Poyner's analysis of pickpocketing at bus stops illustrates the approach. He was able to construct a detailed description of the crime by supplementing the rather sketchy incident report with observations of the lines waiting for the bus. He found that the peak time for pickpocketing was the afternoon rush hour, particularly on Fridays when lines were long. Groups of three or four youths would hang about near the lines, looking in the windows of nearby stores to avoid arousing suspicion, while watching at the same time for suitable victims. These were invariably middle-aged or older men who kept their wallets in the back pockets of their trousers. (Younger men wore tighter-fitting trousers and did not keep their wallets in their back pockets.)
As their victims began to board the bus, which used a pay-as-you-enter system, the youths would run to the front of the line, jump on the boarding platform of the bus and jostle the riders. They would ask the driver some irrelevant question about the destination of the bus. Meanwhile one of the youths would pick the pocket of the victim. The victim would be irate at being jostled and would not realize what was happening. The driver would shout at the youths to get off his bus and other passengers would be complaining. The youths would step off the bus and slip away into the crowd. The youths were never caught. The victim would only find out later that his wallet was gone.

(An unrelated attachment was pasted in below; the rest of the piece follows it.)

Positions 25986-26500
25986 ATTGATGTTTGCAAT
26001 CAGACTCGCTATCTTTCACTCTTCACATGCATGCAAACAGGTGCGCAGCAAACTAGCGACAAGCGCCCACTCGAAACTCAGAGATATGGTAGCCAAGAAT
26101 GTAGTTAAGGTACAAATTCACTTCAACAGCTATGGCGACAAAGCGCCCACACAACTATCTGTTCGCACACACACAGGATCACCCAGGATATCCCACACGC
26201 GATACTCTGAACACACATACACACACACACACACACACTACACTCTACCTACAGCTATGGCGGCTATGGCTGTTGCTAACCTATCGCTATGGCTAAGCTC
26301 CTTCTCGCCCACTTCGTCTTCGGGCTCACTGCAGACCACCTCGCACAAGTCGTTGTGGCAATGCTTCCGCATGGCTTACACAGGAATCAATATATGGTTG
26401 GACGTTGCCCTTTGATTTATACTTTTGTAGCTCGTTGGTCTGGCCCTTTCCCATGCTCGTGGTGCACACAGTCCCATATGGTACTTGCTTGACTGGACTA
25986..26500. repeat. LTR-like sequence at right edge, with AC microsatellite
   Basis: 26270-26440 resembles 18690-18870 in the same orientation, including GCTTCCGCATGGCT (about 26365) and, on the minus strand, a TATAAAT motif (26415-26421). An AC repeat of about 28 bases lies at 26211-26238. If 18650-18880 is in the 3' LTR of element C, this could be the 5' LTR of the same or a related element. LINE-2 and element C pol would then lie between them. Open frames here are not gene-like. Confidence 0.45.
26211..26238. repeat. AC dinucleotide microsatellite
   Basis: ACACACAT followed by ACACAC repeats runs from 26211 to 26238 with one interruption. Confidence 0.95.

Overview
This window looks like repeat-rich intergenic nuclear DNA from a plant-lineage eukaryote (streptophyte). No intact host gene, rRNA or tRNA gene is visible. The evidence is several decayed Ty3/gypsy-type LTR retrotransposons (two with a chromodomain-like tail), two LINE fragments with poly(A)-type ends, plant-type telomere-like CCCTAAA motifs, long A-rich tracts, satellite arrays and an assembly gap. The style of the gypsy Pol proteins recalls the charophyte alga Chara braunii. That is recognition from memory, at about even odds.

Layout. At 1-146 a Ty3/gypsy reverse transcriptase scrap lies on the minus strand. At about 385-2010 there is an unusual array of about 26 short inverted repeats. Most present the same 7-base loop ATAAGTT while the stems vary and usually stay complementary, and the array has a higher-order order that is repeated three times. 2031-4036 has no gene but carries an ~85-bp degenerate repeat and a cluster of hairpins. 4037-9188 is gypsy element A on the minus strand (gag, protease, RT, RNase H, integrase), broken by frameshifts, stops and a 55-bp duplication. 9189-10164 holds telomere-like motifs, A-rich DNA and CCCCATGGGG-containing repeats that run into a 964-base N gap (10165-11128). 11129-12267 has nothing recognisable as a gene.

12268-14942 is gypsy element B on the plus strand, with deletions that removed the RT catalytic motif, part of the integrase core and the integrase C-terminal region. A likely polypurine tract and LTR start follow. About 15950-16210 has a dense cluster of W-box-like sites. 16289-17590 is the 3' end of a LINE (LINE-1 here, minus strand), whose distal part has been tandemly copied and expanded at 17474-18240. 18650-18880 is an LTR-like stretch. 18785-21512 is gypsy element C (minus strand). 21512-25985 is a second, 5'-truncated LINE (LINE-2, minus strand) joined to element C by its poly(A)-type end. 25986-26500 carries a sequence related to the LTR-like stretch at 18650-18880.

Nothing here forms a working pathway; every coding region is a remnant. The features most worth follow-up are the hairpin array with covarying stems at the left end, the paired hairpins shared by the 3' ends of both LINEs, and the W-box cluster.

This analysis suggested four possible responses:
- Instead of pay-as-you-enter, tickets might be sold in advance for use at these stops.
- Bus stops might be re-sited away from main pavements and organized in bays more like a bus station. This would make it difficult for offenders to lie in wait.
- Use a bus shelter to screen the waiting lines so the offenders would be unable to identify potential victims in advance.
- Construct line-marshalling barriers at the boarding point so offenders could not jump onto the bus platform.
Note that all these solutions are outside the normal remit of the police. Officers rarely consider that their role involves, for example, redesigning bus stops. But as a problem-solving crime analyst your job is to cut crime, and you may need gently to persuade police colleagues that, in the widest sense, it is their job, too.
Working Like an Archaeologist
"There is a further advantage of combining incidents. In some cases we may have much less detail than other cases but otherwise the facts we do know about are the same. It may be possible to reconstruct the missing data in these less well reported incidents in much the same way as the archaeologist reconstructs broken pottery from an excavation. He may only have a few pieces of the broken pot but from knowledge of other similar pots he can be reasonably sure about the form of the whole pot. This archaeological approach is quite helpful when, for example, we may have some detailed accounts of what offenders do in a few cases where they have been caught. It seems reasonable to believe that similar behaviour occurred in similar crimes even though the offenders were not caught."
Source: Poyner, Barry (1986). "A Model for Action." Situational Crime Prevention, Gloria Laycock and Kevin Heal. London: Her Majesty's Stationery Office.